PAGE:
#54

Replicated state machine: A deterministic state machine that is replicated across many computers but functions as a single state machine. Any of these computers may be faulty, but the state machine will still function. In a replicated state machine, if a transaction is valid, a set of inputs will cause the state of the system to transition to the next transaction. A transaction is an atomic operation on a database.


#55

FLP impossibility result: In the 1985 paper “Impossibility of Distributed Consensus with One Faulty Process,” researchers Fischer, Lynch, and Paterson (aka FLP) show how even a single faulty process makes it impossible to reach consensus among deterministic asynchronous processes. Because processes can fail at unpredictable times, it’s also possible for them to fail at the exact opportune time that prevents consensus from occurring.


#56

Stablecoin: Stablecoin refers to a class of cryptocurrencies which offer price stability and/or are backed by reserve assets. Designers of stablecoins use different designs to achieve price stability. Fiat-collateralized stablecoins maintain a fiat currency reserve, like the U.S. dollar, as collateral to issue a suitable number of cryptocoins. Other forms of collateral can include precious metals like gold or silver, as well as commodities like oil, but most of the present-day fiat-collateralized stablecoins use dollar reserves. Stablecoins can be centralized where they can be backed by fiat and exchange-traded commodities directly, or in a decentralized fashion via leveraging other cryptocurrency projects in different ways.


#57

Node: A computer that is connected to a blockchain’s network and participates in validating the ledger.


#58

Simple Payment Verification: Simple Payment Verification (SPV) is a technique described in Satoshi Nakamoto’s paper. SPV allows a lightweight client to verify that a transaction is included in the Bitcoin blockchain, without downloading the entire blockchain. The SPV client only needs to download the block headers, which are much smaller than the full blocks. To verify that a transaction is in a block, an SPV client requests a proof of inclusion, in the form of a Merkle branch.SPV clients offer more security than web wallets because they do not need to trust the servers with the information they send. Simplified Payment Verification, Lightweight Client, Thin Client are synonymously used with this term.


#59

Merkle Tree: A Merkle tree is a data structure and binary hash tree which is used in computer applications and involves taking large amounts data and making it more manageable to process. Various blockchain networks have different implementations of Merkle trees serving differing purposes. For E.g. In Bitcoin’s blockchain, a Merkle tree is used for block verification. A block of transactions is run through an algorithm to generate a hash, which is a string of numbers and letters that can be used to verify that a given set of data is the same as the original set of transactions, but not to obtain the original set of transactions. Rather than each transaction is hashed, each pair of transactions is concatenated and hashed together, and so on until there is one hash for the entire block. (If there is an odd number of transactions, one transaction is duplicated and its hash is concatenated with itself.)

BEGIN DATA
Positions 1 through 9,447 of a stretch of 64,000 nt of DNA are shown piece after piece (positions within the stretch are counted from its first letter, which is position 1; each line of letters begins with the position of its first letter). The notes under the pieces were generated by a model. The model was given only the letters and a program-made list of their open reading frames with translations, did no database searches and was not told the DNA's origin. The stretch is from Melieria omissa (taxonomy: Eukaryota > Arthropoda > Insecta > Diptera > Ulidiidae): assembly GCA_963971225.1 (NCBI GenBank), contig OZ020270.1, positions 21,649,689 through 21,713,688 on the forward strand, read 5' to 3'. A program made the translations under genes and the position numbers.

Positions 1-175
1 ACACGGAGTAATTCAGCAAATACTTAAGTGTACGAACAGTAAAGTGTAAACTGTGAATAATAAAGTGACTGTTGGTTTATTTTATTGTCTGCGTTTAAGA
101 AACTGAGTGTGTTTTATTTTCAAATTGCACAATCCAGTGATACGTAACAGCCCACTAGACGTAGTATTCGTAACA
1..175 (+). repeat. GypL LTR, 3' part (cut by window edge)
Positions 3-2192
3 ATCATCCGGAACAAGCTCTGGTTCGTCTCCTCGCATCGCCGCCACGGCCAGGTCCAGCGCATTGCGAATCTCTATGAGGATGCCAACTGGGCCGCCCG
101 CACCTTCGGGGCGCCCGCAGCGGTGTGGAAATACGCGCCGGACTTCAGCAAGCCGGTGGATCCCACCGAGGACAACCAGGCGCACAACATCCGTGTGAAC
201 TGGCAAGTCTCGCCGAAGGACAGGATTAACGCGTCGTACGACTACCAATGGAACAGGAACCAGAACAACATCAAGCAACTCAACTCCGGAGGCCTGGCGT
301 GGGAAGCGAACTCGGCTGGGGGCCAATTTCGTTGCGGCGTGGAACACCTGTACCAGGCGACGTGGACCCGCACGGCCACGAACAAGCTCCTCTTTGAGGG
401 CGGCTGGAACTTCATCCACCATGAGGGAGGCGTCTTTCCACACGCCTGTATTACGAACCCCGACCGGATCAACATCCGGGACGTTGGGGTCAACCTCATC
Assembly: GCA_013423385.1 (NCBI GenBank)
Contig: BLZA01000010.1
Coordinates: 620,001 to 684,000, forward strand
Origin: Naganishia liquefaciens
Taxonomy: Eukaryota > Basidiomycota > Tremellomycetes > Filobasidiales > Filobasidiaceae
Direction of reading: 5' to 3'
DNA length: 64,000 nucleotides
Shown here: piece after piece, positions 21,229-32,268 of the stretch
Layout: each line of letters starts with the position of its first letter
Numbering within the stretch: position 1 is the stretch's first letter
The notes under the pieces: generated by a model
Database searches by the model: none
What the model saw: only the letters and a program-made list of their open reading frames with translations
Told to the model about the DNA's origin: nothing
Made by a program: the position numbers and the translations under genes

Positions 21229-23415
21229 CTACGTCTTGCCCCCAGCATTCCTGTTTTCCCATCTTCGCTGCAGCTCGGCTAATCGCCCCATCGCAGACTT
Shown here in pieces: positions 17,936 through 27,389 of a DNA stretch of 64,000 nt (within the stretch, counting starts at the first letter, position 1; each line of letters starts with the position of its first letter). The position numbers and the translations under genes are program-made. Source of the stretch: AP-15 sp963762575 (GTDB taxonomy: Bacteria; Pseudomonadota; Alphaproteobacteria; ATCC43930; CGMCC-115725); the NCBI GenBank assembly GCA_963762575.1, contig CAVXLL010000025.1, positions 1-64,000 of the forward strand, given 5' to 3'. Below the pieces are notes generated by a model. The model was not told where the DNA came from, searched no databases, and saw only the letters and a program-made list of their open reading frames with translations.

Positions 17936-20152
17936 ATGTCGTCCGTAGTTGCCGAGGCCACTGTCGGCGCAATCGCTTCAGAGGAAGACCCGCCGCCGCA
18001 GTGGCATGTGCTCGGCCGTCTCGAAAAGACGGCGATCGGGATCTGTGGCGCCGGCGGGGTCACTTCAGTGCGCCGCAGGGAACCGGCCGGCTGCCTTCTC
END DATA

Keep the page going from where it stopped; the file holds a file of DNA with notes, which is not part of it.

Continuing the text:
Visualizing Merkle tree will look a tree with the root at the top and branches and leaves further down. “TA” represents a normal transaction, like the one described above. These transactions are hashed individually to give their corresponding hash value. For example, “TD” is put through a hash function to give its corresponding hash value of “HD“. After each transaction has been individually hashed to produce its corresponding hash value, the new hash values are combined with an adjacent partner to be hashed once again. For example, the hash values “HC” and “HD” are combined and hashed to produce the hash “HCD“. In the above example, there are 8 transactions with their own corresponding hash values. However, if there had been an odd number of hash values, such as 7, then the 7th hash is simply paired with itself and hashed to produce a new hash value. That is, “HH” and “HH” would be combined to give “HHH“. This process is repeated until the last hash value is obtained. This value is known as the merkle root. In the above example, the merkle root is labeled “HABCDEFGH“. The merkle root is 32 bytes in size and is then taken to be placed inside the block header; it represents a summary of all transaction data.
merkle


#60

@sijo0703, thank for providing the visual aid w/the definition.